With the current Canyon 66 Prescribed Fire about 30 miles east of Prineville on the Ochoco National Forest also comes very smoky air. The Crook County Public Health Officials are urging people across Central Oregon to take precautions as smoke from wildfires and prescribed burns affect the air quality and may cause health problems.
“The combination of higher temperatures and fire smoke in the area may increase the risk of illness especially for older adults, young children, and people with asthma, respiratory, or heart conditions,” said Vicky Ryan, Emergency Preparedness Coordinator at the Crook County Health Department.
Effects of smoke exposure:
o Particles in the air can irritate the eyes, nose, and throat, causing cough, phlegm
production, wheezing, difficulty breathing, headache and inflammation in the lungs.
o Most healthy adults and children will recover quickly from smoke exposure and will not
suffer long‐term health consequences.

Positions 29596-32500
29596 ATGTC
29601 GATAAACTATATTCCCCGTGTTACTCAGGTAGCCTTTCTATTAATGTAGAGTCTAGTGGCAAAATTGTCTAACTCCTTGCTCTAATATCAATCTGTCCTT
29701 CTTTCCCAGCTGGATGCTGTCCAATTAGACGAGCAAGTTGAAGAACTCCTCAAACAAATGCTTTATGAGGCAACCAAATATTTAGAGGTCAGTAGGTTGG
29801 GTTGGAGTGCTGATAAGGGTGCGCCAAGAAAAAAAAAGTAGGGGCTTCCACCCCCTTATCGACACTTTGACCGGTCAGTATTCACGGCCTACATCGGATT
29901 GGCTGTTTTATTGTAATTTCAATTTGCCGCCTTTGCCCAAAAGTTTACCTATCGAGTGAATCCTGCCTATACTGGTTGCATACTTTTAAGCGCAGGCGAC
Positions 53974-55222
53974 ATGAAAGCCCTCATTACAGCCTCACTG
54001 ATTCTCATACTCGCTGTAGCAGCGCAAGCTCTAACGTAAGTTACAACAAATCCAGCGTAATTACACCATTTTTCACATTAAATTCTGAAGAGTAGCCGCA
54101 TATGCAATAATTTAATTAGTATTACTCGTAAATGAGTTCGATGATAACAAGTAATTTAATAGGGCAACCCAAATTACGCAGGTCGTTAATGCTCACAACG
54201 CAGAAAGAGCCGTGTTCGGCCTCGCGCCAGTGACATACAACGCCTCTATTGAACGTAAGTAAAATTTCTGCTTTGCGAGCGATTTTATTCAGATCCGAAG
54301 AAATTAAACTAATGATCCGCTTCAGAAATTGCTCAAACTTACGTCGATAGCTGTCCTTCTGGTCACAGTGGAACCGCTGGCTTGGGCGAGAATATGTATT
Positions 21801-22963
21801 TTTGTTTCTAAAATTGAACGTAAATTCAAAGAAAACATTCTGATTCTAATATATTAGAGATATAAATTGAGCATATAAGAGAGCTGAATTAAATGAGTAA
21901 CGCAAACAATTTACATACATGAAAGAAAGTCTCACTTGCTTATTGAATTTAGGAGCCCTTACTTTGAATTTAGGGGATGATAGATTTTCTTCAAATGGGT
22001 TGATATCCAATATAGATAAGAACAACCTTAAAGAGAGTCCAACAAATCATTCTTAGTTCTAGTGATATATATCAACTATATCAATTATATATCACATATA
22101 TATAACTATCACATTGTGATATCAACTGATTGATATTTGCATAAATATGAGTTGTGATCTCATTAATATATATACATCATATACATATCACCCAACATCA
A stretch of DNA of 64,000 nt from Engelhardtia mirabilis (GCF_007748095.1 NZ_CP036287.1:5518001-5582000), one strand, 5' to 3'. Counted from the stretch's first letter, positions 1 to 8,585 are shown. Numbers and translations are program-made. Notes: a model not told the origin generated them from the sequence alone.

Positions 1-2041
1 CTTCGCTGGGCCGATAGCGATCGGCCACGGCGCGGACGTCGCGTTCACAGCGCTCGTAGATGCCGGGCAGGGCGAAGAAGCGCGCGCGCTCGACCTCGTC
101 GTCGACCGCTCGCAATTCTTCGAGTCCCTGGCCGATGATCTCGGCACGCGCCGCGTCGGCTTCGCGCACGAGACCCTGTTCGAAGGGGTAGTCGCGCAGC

o Persons with compromised airways such as lung disease are at risk for exacerbations.
o Persons with heart disease may experience shortness of breath, chest tightness or pain,
palpitations, or unusual fatigue or lightheadedness.
o Children are at higher risk from smoke exposure, because they tend to spend more time
outside, engage in more vigorous activity, and inhale more air per pound of body
o Pregnant women are at increased risk of adverse health effects, as is the developing
o Persons age 65 and older are more likely to have pre‐existing heart or lung disease, and
have a greater risk than younger persons of hospitalization and premature death
associated with smoke exposure.